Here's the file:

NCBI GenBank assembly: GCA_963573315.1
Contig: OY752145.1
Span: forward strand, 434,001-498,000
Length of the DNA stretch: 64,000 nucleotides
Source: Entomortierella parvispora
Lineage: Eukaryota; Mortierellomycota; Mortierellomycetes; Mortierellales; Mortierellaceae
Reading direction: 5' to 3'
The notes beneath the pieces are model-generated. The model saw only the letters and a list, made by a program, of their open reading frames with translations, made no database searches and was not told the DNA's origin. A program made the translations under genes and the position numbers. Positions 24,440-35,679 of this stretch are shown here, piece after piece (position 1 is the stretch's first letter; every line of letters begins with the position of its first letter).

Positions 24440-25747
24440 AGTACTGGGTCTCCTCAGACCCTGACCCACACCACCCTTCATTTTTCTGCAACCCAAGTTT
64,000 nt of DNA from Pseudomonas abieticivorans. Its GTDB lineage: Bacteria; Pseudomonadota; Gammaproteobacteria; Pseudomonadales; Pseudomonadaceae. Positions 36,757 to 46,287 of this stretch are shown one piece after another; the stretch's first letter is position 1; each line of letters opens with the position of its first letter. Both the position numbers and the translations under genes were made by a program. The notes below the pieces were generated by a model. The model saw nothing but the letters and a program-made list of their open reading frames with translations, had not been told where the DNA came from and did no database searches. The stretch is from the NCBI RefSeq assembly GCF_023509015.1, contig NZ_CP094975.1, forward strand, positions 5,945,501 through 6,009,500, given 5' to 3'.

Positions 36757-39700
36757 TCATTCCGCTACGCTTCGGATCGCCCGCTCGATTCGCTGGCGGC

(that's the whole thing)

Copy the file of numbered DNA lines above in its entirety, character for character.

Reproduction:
NCBI GenBank assembly: GCA_963573315.1
Contig: OY752145.1
Span: forward strand, 434,001-498,000
Length of the DNA stretch: 64,000 nucleotides
Source: Entomortierella parvispora
Lineage: Eukaryota; Mortierellomycota; Mortierellomycetes; Mortierellales; Mortierellaceae
Reading direction: 5' to 3'
The notes beneath the pieces are model-generated. The model saw only the letters and a list, made by a program, of their open reading frames with translations, made no database searches and was not told the DNA's origin. A program made the translations under genes and the position numbers. Positions 24,440-35,679 of this stretch are shown here, piece after piece (position 1 is the stretch's first letter; every line of letters begins with the position of its first letter).

Positions 24440-25747
24440 AGTACTGGGTCTCCTCAGACCCTGACCCACACCACCCTTCATTTTTCTGCAACCCAAGTTT
64,000 nt of DNA from Pseudomonas abieticivorans. Its GTDB lineage: Bacteria; Pseudomonadota; Gammaproteobacteria; Pseudomonadales; Pseudomonadaceae. Positions 36,757 to 46,287 of this stretch are shown one piece after another; the stretch's first letter is position 1; each line of letters opens with the position of its first letter. Both the position numbers and the translations under genes were made by a program. The notes below the pieces were generated by a model. The model saw nothing but the letters and a program-made list of their open reading frames with translations, had not been told where the DNA came from and did no database searches. The stretch is from the NCBI RefSeq assembly GCF_023509015.1, contig NZ_CP094975.1, forward strand, positions 5,945,501 through 6,009,500, given 5' to 3'.

Positions 36757-39700
36757 TCATTCCGCTACGCTTCGGATCGCCCGCTCGATTCGCTGGCGGC